Sure, there are good reasons to partner in business. A business has more flexibility with more than one owner. Also, two or more partners can help accelerate a company’s growth.

But it can also be a hindrance, especially when there isn’t unanimity on business issues. If you find someone with whom to partner, it’s best to put an agreement in writing.

There are partnership options. General partnerships are operated by the partners. In general, a corporation or a limited liability company (LLC) is run by representative management – people who are either appointed or elected.

The majority partner is someone who owns more than 50 percent of the company. In the event of a dispute or disagreement, the majority partner rules.

Sometimes, grateful owners decide to give high-performing employees or trusted family members a minority stake in the company.

But I’ve seen cases where such decisions go awry when owners were too trusting and failed to see flaws in the employee or fail to take precautions to prevent embezzlements.

Not to over-simplify, before you create a partnership here are nine questions for which you need answers:

1. Are you thinking clearly?

Don’t make such a decision when you’re feeling lonely or under financial duress. Perhaps all you need are management strategies for a successful turnaround.

2. Do you understand your motives?

Know your business needs and those of the other person – really know the other person.

3. Do you have the right legal help?

Again, you must have a bullet-proof legal agreement. a good tax accountant or CPA, insurance agent and an attorney.

Their talents and skill levels are crucial for your success. Before forming a partnership, you must have the right attorney.

4. Will the prospective owner pay for the privilege?

I’ve had hardworking and highly educated people want to become a partner in my established business. Even if I had been convinced to accept their proposals, they weren’t able or willing to pay for their equity.

The majority partner is someone who owns more than 50 percent of the company. In the event of a dispute or disagreement, the majority partner rules.

5. Do you need a partner to succeed?

You must decide if another person will complement you well because they have skills you need for success.

6. Does the person have a strong drive, integrity, skills, health and same approach about money matters?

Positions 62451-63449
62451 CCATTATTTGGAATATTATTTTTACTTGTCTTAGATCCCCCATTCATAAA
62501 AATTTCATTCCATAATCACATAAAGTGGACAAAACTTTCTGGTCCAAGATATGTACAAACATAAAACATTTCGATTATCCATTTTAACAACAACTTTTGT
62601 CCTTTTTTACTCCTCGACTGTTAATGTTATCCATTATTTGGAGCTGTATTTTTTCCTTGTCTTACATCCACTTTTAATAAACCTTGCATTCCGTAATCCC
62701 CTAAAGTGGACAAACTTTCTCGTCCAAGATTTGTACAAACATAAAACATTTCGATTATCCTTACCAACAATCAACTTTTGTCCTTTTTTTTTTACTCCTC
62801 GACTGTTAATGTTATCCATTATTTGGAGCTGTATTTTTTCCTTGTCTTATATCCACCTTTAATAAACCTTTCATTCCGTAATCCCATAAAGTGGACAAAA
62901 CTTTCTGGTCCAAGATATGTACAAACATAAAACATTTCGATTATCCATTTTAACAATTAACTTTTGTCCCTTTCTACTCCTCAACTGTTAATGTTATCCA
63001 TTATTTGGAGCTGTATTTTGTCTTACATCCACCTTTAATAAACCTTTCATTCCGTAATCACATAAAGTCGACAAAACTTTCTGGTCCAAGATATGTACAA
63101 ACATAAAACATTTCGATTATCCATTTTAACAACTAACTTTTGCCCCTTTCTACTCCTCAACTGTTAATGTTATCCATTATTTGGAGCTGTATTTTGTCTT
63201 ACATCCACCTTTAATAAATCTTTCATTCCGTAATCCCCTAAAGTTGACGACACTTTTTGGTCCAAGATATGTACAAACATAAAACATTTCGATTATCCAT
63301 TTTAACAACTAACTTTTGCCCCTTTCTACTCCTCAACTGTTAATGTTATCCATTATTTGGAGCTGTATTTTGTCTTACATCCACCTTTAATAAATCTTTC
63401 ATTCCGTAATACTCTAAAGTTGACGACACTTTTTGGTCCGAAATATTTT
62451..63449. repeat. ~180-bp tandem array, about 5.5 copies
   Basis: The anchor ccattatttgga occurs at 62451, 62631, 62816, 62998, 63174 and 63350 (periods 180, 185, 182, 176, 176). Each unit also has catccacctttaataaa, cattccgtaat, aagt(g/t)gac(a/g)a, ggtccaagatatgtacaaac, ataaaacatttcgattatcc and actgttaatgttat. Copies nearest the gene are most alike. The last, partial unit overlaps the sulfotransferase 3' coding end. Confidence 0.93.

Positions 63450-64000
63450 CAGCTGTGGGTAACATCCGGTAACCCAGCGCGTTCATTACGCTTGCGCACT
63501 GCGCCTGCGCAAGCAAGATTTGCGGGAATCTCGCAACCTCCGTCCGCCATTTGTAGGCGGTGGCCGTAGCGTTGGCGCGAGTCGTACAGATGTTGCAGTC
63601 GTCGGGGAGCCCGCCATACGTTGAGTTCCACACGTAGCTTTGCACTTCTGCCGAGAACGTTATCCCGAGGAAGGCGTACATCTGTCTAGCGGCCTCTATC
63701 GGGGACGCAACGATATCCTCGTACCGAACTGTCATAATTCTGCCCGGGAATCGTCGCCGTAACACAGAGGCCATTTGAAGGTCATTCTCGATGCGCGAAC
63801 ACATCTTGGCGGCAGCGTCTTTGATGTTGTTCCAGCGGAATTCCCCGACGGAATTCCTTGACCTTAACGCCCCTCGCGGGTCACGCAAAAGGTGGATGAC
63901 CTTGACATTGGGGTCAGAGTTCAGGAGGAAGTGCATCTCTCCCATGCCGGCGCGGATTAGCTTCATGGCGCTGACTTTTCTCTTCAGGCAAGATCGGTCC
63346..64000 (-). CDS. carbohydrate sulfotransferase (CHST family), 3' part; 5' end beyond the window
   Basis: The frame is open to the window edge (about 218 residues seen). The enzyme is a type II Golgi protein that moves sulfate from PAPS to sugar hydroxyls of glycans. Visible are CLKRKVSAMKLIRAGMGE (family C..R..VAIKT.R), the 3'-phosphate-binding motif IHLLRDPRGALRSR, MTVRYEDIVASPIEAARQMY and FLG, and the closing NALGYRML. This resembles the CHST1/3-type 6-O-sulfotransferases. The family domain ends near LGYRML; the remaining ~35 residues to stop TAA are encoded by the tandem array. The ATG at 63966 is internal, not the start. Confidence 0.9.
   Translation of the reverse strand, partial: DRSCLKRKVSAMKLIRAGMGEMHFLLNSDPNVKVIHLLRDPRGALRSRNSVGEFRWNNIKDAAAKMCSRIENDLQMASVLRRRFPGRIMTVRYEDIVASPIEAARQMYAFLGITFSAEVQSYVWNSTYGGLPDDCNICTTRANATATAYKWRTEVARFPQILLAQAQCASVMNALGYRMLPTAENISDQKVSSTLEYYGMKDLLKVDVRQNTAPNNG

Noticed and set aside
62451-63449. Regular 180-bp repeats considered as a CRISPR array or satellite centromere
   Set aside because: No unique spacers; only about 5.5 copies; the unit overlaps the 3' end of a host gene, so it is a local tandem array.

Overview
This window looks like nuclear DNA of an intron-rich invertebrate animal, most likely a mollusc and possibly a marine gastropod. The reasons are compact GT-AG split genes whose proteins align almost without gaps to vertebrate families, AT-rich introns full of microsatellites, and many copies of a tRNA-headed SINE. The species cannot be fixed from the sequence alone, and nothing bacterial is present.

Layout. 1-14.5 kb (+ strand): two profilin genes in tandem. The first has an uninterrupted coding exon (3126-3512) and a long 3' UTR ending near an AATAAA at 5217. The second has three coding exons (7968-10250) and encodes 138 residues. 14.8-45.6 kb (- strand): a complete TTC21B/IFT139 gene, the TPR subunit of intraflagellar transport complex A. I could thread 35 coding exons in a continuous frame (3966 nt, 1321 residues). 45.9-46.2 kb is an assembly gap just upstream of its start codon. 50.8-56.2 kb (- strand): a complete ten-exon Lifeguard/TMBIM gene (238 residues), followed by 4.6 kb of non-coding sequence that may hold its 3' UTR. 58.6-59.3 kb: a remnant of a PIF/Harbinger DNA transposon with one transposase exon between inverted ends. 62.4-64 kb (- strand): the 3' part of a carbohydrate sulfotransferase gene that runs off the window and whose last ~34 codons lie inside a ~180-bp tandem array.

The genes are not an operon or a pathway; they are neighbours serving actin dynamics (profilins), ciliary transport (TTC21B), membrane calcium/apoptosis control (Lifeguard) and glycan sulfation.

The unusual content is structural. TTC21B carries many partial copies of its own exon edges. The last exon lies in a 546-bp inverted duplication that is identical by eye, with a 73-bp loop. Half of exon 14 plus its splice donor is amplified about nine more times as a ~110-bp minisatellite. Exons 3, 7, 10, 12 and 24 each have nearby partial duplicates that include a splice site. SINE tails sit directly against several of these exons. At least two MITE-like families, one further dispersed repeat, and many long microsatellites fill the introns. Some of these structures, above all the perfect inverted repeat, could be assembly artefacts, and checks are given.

Too often, prospective partners fall short of the mark in these qualities.

7. Is the person otherwise compatible with you?

Opposites attract, which isn’t necessarily bad. An entrepreneurial life can be a roller coaster in emotions. You have to know if you can work with the other person in all situations.

8. What would be the exit strategies?

Decide what will happen if you or the other person decides to quit the business or if you decide to sell the company.

9. Is the prospective partner a friend of yours?

Just as it isn’t a good practice to hire friends, that’s also true about partnering with friends. Be careful to keep your objectivity.

From the Coach’s Corner, here are some related resource links:

Partnerships — 7 Steps to Avoid Fights over Money — When a business has cash flow issues, a key issue that comes up every day is money. As a partnership, you have a shared responsibility to discuss issues on principles without arguing in an ad hominem manner. Your company is doomed if you ever attack your partner’s character or sarcastically belittle the person’s traits. It’s an unproductive way to try to undermine your partner’s argument. Neither party wins. Whenever there are arguments, it’s important both persons clean off their street. No person is always 100 percent right.

5 Reasons for a Strategic Plan and its 6 Key Elements — Are you ready to compete? Is your company like many that need to rethink their strategic plans? There are five reasons to create strategic plan. It has at least six components. Cash flow for companies is a common problem. Some businesses have grown too fast. Others have fallen short in due diligence. Many failed to plan for a roller coaster ride. Here are the strategic planning tips that work for nonprofits and businesses.

12 Tips for Profits to Keep Your Business Dreams Alive — Most businesspeople agree the economy continues to be challenging. Signs of a lingering downturn are everywhere. Business activity is slow. Governments at all levels report low tax revenue and are restructuring, and not spending. On top of it all, customers want you to cut prices. With a high level of oversupply in many industries, high unemployment and reduced customer spending, many businesspeople face a highly competitive environment.

15 Quick Tips for Profitability in the New Economy — First, it’s important to accept the facts. The new economy – challenging times – is here to stay. A business should perform like a championship sports team. That means protecting your turf while aggressively pursuing new opportunities, and making full use of technology. For new or existing businesses, here’s a checklist of strategies.

Profit Drivers – How and Why to Partner with Your Employees — If you want maximum profit, consider partnering with your employees. “Key employees – in fact, all employees – will be more valuable to a company if they understand what drives profit and improves cash flow for the business,” says leading financial consultant Roni Fischer. Ms. Fischer explains typical obstacles to profit

“People that pay for things never complain. It’s the guy you give something to that you can’t please.”

-Will Rogers


Author Terry Corbell has written innumerable online business-enhancement articles, and is a business-performance consultant and profit professional. Click here to see his management services. For a complimentary chat about your business situation or to schedule him as a speaker, consultant or author, please contact Terry.